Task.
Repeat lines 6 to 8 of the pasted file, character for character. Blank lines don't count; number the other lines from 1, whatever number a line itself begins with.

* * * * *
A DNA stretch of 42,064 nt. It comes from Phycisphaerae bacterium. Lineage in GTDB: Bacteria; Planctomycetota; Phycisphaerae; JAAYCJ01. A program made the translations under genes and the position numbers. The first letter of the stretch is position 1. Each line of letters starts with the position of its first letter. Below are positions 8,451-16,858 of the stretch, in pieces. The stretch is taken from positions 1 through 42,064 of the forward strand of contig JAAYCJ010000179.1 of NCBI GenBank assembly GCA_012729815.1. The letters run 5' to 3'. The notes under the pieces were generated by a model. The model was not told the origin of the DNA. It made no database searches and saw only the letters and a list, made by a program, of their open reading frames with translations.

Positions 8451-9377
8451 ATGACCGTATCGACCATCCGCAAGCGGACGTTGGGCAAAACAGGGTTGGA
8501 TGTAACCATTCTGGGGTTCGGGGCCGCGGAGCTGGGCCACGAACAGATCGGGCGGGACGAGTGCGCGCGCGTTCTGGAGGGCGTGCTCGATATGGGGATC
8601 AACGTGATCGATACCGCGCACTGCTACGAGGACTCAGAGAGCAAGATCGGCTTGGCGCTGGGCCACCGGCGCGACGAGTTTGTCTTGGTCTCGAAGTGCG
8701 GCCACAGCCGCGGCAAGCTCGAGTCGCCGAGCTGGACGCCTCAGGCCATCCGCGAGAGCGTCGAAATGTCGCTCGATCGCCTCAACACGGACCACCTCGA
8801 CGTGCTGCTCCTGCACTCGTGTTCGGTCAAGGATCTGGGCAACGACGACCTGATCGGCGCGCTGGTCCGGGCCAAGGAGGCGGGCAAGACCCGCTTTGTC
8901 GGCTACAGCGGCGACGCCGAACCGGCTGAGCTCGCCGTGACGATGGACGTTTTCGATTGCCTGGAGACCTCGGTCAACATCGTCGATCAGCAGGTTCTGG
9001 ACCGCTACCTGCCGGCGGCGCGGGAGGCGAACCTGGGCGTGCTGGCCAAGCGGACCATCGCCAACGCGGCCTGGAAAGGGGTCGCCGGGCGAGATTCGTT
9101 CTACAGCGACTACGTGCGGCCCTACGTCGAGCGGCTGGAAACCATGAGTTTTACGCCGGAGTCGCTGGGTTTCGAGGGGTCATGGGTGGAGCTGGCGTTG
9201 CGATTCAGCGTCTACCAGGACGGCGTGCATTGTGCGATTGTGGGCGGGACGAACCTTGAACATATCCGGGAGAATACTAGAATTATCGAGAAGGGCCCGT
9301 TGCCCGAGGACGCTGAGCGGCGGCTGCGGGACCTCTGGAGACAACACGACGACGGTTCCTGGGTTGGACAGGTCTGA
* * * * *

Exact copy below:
8701 GCCACAGCCGCGGCAAGCTCGAGTCGCCGAGCTGGACGCCTCAGGCCATCCGCGAGAGCGTCGAAATGTCGCTCGATCGCCTCAACACGGACCACCTCGA
8801 CGTGCTGCTCCTGCACTCGTGTTCGGTCAAGGATCTGGGCAACGACGACCTGATCGGCGCGCTGGTCCGGGCCAAGGAGGCGGGCAAGACCCGCTTTGTC
8901 GGCTACAGCGGCGACGCCGAACCGGCTGAGCTCGCCGTGACGATGGACGTTTTCGATTGCCTGGAGACCTCGGTCAACATCGTCGATCAGCAGGTTCTGG